After several days of legal wrangling and court challenges, the Wisconsin primary is moving forward as planned today with in-person voting and an extended absentee deadline. Precautions are being taken at polling locations to enforce social distancing rules and protect poll workers as much as possible, but a precarious situation remains on the ground in the Badger State.
The Democratic Governor of the state, Tony Evers, had attempted to postpone voting, issuing an order on Monday, but Republicans in the state legislature fought those attempts and eventually a court ruled that primary voting would go forward because the Governor lacked authority to issue an order or postponement.
In a nod toward concerns over the COVID-19 pandemic, the court did extend the deadline for absentee ballots by six days, until April 13.
Poll Closing Times
(All Times Eastern)
9:00 pm – Wisconsin
Democratic delegates at stake: 84
Republican delegates at stake: 62
Polls close by 9 pm ET in Wisconsin
Absentee Ballots: According to a court ruling, absentee ballots must be postmarked by April 7 and received by April 13 in order to be counted.
2016 contest winners: Bernie Sanders won the Democratic primary, and Ted Cruz won the Republican primary
Gov. Tony Evers had attempted to unilaterally postpone the primary to a date in June citing health concerns over the COVID-19 pandemic. Republicans in the state responded by taking the issue to court and eventually prevailed, per WISN.com:
The Wisconsin Supreme Court has ruled Gov. Tony Evers cannot postpone Tuesday’s primary election.
Evers issued an executive order Monday delaying Wisconsin’s primary election until June 9 amid fears of the spread of the coronavirus.
Republicans filed a motion asking the court to grant an emergency restraining order prohibiting Evers’ order be carried out.
“The state’s highest court has spoken: the governor can’t unilaterally move the date of the election,” Assembly Speaker Robin Vos (R-Rochester) and Senate Majority Leader Scott Fitzgerald (R-Juneau) said in a joint statement. “We are proud that Wisconsinites have come together to meet the challenges that this pandemic has created. The safety and health of our citizens have always been our highest concern; that’s why we advocated for everyone to vote absentee. Wisconsin has responded in droves. Over a million ballots have been requested for tomorrow’s election. We continue to believe that citizens should be able to exercise their right to vote at the polls on Election Day, should they choose to do so.”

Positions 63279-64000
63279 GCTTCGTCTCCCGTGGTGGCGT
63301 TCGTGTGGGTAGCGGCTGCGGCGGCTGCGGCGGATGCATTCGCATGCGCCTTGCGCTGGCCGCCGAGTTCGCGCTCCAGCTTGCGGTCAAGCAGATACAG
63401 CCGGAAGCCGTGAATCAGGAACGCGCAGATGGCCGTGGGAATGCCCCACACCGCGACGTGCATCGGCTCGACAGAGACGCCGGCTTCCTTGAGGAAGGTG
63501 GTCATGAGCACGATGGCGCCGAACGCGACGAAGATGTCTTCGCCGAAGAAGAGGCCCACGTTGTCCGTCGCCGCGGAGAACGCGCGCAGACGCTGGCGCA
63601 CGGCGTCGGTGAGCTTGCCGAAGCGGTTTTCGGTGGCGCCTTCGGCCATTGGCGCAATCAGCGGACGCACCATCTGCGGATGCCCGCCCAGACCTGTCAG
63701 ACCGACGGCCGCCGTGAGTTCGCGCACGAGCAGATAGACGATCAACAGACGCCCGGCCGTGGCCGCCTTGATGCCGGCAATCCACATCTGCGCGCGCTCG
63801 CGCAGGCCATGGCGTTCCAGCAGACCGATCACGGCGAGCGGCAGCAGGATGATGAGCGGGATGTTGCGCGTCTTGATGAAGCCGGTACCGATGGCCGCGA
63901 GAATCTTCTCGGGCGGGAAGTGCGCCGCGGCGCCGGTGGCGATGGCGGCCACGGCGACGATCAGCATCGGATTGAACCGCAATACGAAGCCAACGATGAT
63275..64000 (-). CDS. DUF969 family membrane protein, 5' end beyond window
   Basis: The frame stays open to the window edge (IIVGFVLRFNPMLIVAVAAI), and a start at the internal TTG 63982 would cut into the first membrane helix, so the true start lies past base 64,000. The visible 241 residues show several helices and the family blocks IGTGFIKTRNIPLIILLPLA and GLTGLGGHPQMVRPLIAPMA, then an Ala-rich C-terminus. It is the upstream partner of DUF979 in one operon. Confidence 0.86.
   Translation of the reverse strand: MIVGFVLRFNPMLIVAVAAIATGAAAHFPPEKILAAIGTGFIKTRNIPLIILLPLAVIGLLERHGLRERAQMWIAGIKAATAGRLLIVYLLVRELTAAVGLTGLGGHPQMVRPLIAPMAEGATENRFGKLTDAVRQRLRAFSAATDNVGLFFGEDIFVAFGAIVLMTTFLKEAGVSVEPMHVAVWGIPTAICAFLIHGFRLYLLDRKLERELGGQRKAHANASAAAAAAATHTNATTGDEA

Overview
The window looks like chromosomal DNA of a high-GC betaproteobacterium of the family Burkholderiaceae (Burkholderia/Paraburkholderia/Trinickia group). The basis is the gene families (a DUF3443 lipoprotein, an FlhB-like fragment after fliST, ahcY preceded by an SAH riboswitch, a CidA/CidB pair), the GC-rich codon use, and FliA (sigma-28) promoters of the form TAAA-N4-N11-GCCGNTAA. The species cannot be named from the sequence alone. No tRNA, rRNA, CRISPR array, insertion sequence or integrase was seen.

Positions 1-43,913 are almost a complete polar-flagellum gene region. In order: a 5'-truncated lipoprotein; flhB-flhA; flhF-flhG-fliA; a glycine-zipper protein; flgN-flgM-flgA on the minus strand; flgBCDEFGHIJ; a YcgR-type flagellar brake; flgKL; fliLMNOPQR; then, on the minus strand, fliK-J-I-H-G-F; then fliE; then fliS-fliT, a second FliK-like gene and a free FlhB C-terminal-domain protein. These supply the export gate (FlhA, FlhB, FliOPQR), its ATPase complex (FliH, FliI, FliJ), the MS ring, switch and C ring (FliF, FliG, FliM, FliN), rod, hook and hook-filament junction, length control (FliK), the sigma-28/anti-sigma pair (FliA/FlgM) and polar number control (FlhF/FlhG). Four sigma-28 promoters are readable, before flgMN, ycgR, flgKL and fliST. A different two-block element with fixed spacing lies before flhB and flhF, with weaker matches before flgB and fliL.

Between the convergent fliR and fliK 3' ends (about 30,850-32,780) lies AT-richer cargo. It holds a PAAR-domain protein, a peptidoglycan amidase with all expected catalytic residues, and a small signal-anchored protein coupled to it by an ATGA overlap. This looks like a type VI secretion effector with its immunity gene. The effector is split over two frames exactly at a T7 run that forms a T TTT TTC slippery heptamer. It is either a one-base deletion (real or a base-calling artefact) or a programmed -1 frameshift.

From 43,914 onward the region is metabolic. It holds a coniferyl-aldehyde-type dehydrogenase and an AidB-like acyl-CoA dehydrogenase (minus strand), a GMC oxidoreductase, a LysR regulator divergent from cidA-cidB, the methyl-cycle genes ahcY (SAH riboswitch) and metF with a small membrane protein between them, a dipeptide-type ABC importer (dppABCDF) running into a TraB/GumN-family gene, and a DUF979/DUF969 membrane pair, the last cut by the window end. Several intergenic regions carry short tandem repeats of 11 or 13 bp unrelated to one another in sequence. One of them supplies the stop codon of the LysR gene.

That motion was granted late Monday afternoon by a vote of 4-2 that Evers lacked the authority to move the election on his own.
Beyond the Democratic primary voting between Joe Biden and Bernie Sanders, Republicans, and President Trump, also have an interest in the outcome today:
Voters will decide on Tuesday the state’s Democratic presidential primary between former Vice President Joe Biden and Vermont Sen. Bernie Sanders, as well as a general elections for a state Supreme Court seat and a host of local offices.
President Donald Trump has endorsed Justice Daniel Kelly, a conservative on a court where Republicans currently hold a 5-2 majority.
The court is currently deadlocked 3-3 on a voting rights case that could result in 240,000 people being removed from Wisconsin’s voter rolls ahead of November’s election. Kelly’s seat could represent the deciding vote, and Kelly has abstained from voting ahead of the spring election.
The State Supreme Court seat is a special election and has been drawing interest from Trump supporters due to the ramifications it could have for the November election. Naturally, then, Democrats are interested in it too and it could be much more consequential than the Biden/Sanders battle.
The Wisconsin results could be somewhat delayed depending on how many voters opt to vote by absentee instead of showing up to vote in person.